Styrene oxidation generally leads to benzaldehyde, styrene oxide and phenylacetaldehyde as products, which are used as intermediates for the synthesis of fine chemicals as well as for production of fragrances, pharmaceuticals and agrochemicals.4,6 This hydrocarbon is extensively studied because it can generate different products depending on the reaction conditions.38 This special feature can be exploited so that a better understanding of the reaction mechanisms involving metalloporphyrins can be obtained.
The results from styrene oxidation catalyzed by γ-Fe2O3/SiO2-NHFeP are summarized in Table 2 for three reaction cycles using the same catalyst batch.
The catalyst γ-Fe2O3/SiO2-NHFeP efficiently promoted styrene oxidation by m-CPBA, reaching 89% total yield in the first reaction (Table 2, entry 1). Two products were obtained in this condition, phenylacetaldehyde (18%) and styrene oxide, the major product (71%). No benzaldehyde was produced. Control experiments using styrene oxide as substrate under the same reaction conditions showed that phenylacetaldehyde is not formed from the rearrangement of styrene oxide or from the rearrangement that could occur in the chromatograph injector. In fact, Groves and Mayer39 proposed a mechanism accounting for the parallel formation of styrene oxide and phenylacetaldehyde in systems involving metalloporphyrins. Scheme 1 displays an adapted scheme to explain the results obtained in the present study.40 In this scheme, an asymmetric transition that generates the epoxide (path a) or phenylacetaldehyde (path b) is represented. The latter is analogous to the well-established NIH rearrangement.41 Moreover, phenylacetaldehyde formation is related to the reactivity of the intermediate species (activated complex, Scheme 1). In other words, the lower is the reactivity, the longer is the lifetime and the higher is the probability of hydrogen rearrangement. This should lead to phenylacetaldehyde production (path b) and explains why yields for the latter product are lower as compared to styrene epoxide yields. Because the FeP is anchored onto the magnetic nanospheres, the steric effect of the support must disfavor the rearrangement that is necessary for phenylacetaldehyde production, as previously observed for the more robust 3rd generation metalloporphyrins.42 As a result, high selectivity for the epoxide is achieved.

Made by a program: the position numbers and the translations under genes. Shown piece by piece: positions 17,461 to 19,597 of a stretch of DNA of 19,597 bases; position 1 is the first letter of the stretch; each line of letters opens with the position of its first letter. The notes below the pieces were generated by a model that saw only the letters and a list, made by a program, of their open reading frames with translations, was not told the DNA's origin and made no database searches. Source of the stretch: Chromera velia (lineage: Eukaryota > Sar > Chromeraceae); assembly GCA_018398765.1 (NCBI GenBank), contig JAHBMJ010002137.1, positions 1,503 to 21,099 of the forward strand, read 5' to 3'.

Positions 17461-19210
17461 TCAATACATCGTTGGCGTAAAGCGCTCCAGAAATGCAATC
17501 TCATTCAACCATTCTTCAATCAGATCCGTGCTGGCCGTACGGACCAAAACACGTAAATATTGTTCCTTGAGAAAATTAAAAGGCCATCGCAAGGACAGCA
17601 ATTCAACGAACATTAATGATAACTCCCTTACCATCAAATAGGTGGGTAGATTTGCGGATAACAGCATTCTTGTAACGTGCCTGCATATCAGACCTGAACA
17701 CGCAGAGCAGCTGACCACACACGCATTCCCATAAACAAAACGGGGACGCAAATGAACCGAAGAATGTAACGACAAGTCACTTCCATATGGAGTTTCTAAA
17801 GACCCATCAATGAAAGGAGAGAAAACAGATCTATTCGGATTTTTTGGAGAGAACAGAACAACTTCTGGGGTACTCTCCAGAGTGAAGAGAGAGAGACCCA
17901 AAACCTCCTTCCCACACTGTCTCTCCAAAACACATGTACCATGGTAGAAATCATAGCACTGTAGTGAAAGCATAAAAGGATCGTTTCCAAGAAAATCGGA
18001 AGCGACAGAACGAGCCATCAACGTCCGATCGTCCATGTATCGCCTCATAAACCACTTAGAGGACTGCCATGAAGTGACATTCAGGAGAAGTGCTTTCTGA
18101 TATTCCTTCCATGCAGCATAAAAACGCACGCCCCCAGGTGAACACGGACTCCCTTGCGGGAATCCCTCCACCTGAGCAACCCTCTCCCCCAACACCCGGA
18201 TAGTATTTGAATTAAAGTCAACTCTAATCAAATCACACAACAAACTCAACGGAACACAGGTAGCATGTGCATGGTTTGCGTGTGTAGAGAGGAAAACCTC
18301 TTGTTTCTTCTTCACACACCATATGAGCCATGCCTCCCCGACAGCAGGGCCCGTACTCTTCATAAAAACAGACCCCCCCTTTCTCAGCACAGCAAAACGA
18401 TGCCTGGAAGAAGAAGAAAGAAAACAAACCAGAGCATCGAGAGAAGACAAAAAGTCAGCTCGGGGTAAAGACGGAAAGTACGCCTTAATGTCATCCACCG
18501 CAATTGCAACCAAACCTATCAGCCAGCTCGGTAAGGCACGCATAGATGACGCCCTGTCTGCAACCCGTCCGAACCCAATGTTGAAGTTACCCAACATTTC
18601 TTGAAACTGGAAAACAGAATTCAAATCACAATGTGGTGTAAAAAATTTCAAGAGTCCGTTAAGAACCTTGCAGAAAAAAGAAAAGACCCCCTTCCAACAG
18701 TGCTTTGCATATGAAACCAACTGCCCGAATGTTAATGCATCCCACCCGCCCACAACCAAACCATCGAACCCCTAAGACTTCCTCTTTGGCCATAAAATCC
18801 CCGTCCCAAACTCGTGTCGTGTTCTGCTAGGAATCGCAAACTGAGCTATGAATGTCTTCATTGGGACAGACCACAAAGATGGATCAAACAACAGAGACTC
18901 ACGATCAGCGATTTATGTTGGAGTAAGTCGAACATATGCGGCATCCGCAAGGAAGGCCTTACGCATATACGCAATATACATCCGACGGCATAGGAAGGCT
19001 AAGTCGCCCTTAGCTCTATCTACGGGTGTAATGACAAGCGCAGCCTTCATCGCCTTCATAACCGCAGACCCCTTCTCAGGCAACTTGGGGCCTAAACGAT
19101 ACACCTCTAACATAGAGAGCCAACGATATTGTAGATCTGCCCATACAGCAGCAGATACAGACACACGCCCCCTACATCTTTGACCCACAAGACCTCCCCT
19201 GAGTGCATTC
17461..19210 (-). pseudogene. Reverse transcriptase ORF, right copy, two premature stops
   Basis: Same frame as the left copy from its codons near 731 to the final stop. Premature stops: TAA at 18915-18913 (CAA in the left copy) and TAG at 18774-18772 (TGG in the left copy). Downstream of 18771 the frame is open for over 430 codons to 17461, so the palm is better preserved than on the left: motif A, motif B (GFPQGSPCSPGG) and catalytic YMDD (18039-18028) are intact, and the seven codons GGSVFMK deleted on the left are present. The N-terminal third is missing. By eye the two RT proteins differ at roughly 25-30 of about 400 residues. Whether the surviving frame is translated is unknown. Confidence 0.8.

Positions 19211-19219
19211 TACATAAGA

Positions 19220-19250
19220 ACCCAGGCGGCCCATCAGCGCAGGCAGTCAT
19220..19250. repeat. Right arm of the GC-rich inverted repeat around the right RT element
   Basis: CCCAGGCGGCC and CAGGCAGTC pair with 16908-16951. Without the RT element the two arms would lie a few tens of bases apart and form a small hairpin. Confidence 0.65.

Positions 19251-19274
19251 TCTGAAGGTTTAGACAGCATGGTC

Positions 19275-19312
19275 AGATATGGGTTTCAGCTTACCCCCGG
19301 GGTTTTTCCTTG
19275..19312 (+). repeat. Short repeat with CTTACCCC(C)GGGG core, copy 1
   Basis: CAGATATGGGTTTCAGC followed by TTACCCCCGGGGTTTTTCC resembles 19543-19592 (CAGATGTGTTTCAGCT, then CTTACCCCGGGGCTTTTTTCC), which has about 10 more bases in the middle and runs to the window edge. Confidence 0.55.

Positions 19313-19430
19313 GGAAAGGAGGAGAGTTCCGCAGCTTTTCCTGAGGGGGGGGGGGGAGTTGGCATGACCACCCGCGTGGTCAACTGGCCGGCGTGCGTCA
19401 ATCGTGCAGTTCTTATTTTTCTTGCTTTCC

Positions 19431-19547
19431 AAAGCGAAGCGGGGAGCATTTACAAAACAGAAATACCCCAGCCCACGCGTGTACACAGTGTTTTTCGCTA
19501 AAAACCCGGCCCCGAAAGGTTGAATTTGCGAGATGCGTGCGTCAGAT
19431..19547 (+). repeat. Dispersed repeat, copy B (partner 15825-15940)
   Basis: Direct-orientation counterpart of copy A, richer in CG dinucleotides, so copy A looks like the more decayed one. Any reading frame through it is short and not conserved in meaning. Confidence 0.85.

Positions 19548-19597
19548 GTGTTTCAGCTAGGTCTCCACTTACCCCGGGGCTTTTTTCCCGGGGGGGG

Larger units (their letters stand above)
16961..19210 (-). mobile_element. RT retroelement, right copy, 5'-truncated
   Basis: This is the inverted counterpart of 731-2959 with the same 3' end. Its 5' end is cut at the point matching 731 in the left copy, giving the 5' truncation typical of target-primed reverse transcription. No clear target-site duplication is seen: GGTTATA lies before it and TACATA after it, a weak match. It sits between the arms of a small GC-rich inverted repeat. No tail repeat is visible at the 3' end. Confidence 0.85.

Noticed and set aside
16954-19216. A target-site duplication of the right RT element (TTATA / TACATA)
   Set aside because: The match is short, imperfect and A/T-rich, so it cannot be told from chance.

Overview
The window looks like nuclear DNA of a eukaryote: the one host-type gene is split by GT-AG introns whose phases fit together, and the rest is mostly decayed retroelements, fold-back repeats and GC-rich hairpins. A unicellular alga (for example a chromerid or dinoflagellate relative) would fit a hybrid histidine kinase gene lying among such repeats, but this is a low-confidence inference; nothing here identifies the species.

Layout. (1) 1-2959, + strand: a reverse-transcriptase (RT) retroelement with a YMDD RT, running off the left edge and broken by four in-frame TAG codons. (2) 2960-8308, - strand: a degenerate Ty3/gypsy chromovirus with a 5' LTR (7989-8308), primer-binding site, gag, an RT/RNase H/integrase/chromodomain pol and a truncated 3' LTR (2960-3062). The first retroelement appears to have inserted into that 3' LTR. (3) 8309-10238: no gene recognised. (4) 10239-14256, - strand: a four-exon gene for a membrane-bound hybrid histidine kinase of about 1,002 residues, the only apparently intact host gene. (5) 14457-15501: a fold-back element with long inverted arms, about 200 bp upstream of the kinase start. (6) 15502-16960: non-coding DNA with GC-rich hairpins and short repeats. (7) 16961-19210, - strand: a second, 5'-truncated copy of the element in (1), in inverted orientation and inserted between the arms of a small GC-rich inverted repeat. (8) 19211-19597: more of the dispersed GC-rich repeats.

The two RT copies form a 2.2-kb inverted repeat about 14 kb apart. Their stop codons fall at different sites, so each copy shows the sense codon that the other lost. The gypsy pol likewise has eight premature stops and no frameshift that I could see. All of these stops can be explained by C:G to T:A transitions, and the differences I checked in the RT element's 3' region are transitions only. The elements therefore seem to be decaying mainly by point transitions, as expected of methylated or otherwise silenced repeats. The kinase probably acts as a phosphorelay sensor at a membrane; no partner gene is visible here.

The magnetic catalyst was reused in three consecutive cycles for the oxidation of styrene (Table 2, entries 2 and 3), and the catalytic activity was maintained. The reuse reactions were facilitated by easy catalyst recovery through simple application of a magnetic field.
On the basis of the results obtained for (Z)-cyclooctene oxidation, the catalytic condition 1:250:5000 catalyst/oxidant/substrate molar ratio was chosen for investigation of the R-(+)-limonene oxidation.
Limonene is naturally found in orange peels, which is the main source of R-(+)-limonene, while the major source of S-(-)-limonene is lime peels.43 Oxygen-functionalized limonene derivatives (Figure 5) are important for food additives and for the pharmaceutical and agrochemical industries,43 the reason why the development of methods for the selective oxidation of this alkene has been the object of intense research.43-46